When’s the last time the Celtics have had a legit rival in the Eastern conference?
A lot of people immediately think about the “Trust the process” 76ers, but it was never really a rivalry. Whenever those teams met in the playoffs, it was all Celtics. Boston was a 9-1 combined in the past two playoff series against Philly, with the last one being a sweep during the Bubble playoffs. At times it seems like rivalries between teams in the same conference are long retired in the NBA, save for a few notable exceptions (looking at you Trae Young vs the City of New York). When looking back at the old Celtics teams, however, there used to be not just games being played, but battles fought on a nightly basis. Bill Russell going up against Wilt Chamberlain and the previously mentioned 76ers, Larry Bird going up against Julius Erving and Isiah Thomas in the 80s, these were rivalries and playoff series that defined a generation of Celtics fans. Current fans don’t have that now, but it seems like a situation is growing in New York, but not in the borough you’re thinking of.
When looking at the current roster makeup of the Brooklyn Nets, it’s easy to forget that Danny Ainge once executed one of the greatest trades in NBA history. When Paul Pierce and Kevin Garnett were traded to Brooklyn in 2013, it seemed like a change of the times. The Nets, who recently relocated to Brooklyn from New Jersey, we’re assembling a win-now roster to contend with LeBron’s Miami Heat. The Celtics on the other hand were accepting a rebuild that seemed like a long process.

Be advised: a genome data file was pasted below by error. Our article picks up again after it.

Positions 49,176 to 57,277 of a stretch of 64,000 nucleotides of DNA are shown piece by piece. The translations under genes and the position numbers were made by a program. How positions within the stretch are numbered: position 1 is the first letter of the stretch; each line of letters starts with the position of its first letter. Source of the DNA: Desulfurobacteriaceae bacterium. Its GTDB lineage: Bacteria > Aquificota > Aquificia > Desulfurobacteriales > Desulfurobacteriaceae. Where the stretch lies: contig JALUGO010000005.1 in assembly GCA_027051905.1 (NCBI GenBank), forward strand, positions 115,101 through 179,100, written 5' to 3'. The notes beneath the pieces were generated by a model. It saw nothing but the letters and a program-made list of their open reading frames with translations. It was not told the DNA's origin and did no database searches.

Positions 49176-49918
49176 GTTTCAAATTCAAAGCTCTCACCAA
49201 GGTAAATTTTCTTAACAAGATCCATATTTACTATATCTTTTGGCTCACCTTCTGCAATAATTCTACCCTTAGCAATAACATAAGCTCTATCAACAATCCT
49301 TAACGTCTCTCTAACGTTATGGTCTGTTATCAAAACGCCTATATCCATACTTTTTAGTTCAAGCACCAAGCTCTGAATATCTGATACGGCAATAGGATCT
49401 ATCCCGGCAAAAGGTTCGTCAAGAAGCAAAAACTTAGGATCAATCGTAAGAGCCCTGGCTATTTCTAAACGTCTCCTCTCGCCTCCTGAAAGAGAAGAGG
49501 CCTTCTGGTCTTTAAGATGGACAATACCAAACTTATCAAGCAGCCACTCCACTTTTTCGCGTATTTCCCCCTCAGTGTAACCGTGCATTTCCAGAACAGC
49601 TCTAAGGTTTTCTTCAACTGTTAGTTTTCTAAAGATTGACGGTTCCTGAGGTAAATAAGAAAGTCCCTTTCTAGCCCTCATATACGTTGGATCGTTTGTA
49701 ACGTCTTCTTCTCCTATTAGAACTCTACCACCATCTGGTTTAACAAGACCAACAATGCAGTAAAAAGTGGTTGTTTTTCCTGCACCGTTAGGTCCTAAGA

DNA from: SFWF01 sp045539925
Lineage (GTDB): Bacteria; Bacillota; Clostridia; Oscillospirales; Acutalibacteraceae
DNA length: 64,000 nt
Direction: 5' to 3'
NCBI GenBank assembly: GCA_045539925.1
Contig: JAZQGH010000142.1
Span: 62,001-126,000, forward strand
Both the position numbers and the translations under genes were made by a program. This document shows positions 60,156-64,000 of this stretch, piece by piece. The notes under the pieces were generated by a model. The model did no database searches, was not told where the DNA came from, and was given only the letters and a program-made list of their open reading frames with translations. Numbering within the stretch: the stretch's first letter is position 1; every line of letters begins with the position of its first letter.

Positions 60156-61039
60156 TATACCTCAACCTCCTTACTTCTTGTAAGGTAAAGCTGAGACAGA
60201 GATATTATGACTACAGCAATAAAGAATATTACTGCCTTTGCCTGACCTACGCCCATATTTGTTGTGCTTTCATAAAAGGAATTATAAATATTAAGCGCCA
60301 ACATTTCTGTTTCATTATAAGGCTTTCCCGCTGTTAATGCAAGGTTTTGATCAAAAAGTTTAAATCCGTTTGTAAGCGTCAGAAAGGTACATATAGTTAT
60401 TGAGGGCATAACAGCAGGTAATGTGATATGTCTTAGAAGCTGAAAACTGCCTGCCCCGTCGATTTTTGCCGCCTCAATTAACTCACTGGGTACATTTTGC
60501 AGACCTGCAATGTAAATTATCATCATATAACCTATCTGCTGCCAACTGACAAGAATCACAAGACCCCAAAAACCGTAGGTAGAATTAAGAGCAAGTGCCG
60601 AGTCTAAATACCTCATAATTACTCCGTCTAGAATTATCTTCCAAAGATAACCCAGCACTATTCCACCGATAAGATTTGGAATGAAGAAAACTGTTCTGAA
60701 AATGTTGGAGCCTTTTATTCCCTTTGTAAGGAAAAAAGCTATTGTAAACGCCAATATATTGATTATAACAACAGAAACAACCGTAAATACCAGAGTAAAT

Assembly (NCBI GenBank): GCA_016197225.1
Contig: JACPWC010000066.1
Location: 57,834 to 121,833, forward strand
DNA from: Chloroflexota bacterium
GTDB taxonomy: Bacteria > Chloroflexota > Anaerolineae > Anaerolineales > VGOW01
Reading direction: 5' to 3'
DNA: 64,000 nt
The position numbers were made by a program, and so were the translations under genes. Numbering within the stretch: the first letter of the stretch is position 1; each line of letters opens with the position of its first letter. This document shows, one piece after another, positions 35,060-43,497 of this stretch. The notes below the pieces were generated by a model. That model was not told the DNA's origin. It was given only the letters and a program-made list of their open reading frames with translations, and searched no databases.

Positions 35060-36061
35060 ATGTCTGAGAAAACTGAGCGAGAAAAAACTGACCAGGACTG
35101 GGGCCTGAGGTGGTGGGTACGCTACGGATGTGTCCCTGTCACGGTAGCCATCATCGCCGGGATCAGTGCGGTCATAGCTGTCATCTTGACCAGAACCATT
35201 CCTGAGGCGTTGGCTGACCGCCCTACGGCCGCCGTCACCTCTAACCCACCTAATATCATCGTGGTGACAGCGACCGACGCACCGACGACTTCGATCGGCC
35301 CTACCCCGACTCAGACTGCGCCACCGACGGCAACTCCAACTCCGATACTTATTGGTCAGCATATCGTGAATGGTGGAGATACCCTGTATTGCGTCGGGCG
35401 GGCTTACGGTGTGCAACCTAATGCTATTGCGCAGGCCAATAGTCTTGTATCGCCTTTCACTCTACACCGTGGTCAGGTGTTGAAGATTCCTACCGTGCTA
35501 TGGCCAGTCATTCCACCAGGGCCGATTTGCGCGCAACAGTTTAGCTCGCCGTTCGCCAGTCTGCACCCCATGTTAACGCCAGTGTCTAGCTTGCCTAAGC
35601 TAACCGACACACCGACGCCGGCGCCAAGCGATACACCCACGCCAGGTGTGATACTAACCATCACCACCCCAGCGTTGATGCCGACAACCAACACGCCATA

Now nine years later, they’re about to meet in the playoffs for the second year in a row, with wildly different paths during those years. The Celtics did rebuild, for one year, then proceeded to make the playoffs every year since then, including three trips to the Eastern Conference Finals. Those Nets teams with Garnett and Pierce never made it out of the second round and started to rebuild completely by 2015. The Celtics tried to go the free-agent route with the additions of Kyrie Irving and Gordon Hayward, but injuries got in the way of their true potential. The former of that duo is now on the Nets, as Kyrie Irving’s promise of retiring with the Celtics turned out to be nothing but empty words. He joined up with Kevin Durant, arguably the greatest scorer of our generation, to create one of the best offensive duos the league has ever seen. When the Nets played the Celtics last year in the playoffs, it was a gentlemen’s sweep, with Tatum’s 50 point masterpiece the only real bright spot of the series.
The tables have turned, literally, as now the Celtics sit at the No. 2 seed after one of the most miraculous in-season turnarounds in recent memory. The Nets, after surviving injuries and vaccine mandates, have found themselves at the 7th seed, matching up with the team that they decimated just a year before. This is a much different Celtics team, one that has bought into the teachings of Ime Udoka and become a powerhouse on defense. Beating KD and Kyrie is no easy feat, and this may be one of the only 2 vs. 7 matchups in history where the lower seed is favored, but that’s OK.
The Celtics thrive as underdogs, just look back at those Isaiah Thomas teams where they thrived on being the team that no one thought they had a shot. Those teams had an edge, a chip on their shoulder the size of the Garden itself, something we’re starting to see a lot of from this year’s Celtics. They’re gonna need that chip in order to get past Brooklyn and have any shot at getting out of a loaded Eastern Conference. These two teams have been intertwined for the last decade, and have had their share of bad blood. Kyrie Irving stomping on Lucky is the obvious one, but a lot of Nets fans are still sour about the heist of the century by the Celtics. If the Celtics can take out the Nets in the first round of the playoffs, we will be looking at the next great Boston Celtics rival.